One purpose, obviously, is to give the college a sample of your writing. Liberal arts colleges place a premium on strong writing skills. They look for a mastery of the mechanics of writing (grammar, syntax, and organization) as well as for fluency and originality. Your essay gives them a taste of the maturity of your thinking and writing, and of your readiness for a competitive program. A second purpose is to enable you to share something of yourself that may not be reflected in your academic record or in your recommendations.
Offer the writer some insight. This is the time to recount a powerful experience or significant relationship (such as tutoring a handicapped child or discovering a passion for medieval art) that has changed your perspective or challenged your beliefs. Instead of merely giving a chronology of your bicycle trip through France, you might explain how your responses to the culture altered your perceptions of your own country and yourself.
One applicant shared his urban upbringing by taking us with him on a daybreak run through the city streets. Another sent a journal she kept while she was living as an exchange student with a Greek family. Yet another applicant wrote about how playing a varsity sport helped him appreciate the value of teamwork in an otherwise individually competitive high school environment.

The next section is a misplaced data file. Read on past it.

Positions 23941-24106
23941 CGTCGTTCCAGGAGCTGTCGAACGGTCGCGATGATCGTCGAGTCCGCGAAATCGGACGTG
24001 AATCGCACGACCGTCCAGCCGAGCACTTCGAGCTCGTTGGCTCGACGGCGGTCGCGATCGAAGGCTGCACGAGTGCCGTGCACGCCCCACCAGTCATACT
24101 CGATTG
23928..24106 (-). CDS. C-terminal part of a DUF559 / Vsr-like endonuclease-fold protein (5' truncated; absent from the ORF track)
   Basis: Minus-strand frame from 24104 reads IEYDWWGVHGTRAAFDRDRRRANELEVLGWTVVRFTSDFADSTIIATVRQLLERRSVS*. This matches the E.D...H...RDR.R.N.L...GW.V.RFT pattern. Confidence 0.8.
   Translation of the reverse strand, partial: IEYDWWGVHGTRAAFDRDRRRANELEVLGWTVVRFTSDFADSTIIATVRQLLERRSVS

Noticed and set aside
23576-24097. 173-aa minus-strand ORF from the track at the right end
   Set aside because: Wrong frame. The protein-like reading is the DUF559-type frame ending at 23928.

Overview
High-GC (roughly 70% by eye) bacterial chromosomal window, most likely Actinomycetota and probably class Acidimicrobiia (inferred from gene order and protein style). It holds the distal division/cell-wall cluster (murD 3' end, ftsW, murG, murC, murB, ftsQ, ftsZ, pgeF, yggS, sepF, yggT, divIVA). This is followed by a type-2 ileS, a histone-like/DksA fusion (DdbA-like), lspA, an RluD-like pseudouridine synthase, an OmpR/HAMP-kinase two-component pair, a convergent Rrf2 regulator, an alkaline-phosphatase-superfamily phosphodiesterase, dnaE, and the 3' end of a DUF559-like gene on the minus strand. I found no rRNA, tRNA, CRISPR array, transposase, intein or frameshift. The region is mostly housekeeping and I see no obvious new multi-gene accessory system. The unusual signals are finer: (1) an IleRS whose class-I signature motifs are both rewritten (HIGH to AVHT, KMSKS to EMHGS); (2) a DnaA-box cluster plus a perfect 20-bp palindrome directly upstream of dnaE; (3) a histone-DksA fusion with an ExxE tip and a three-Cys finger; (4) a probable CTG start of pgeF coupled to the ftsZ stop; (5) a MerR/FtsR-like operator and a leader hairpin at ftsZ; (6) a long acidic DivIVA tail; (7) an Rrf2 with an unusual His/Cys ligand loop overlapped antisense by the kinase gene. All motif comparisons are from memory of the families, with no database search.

Be careful of the obvious. For instance, "How my trip to France taught me independence" is a bit too easy. But, if reflective, anything - travel, a significant personal struggle, a family experience - can be an impressive subject.
Social and political topics should be tied to previous interests or experiences. An essay that ponders the effects of poverty as perceived while volunteering to build a house in Appalachia could work. An essay on devotion to environmentalism as an abstract idea carries little weight.
Demonstrate your intellectual interests. Consider writing about your response to works of a particular author, research in certain areas, or ways in which you as a student have reached beyond your curriculum. In fact, we encourage you to submit additional writing samples (perhaps a copy of a term or research paper, poems, or even an in-class essay) that reveal an ability to organize thoughts and defend ideas under the pressure of time.
Write and rewrite! The essay is the closest possible model to a principal form of college writing, the term paper, so treat it as an example of your college readiness.
Keep an eye on presentation. The essay should be neat, readable, handwritten or word-processed.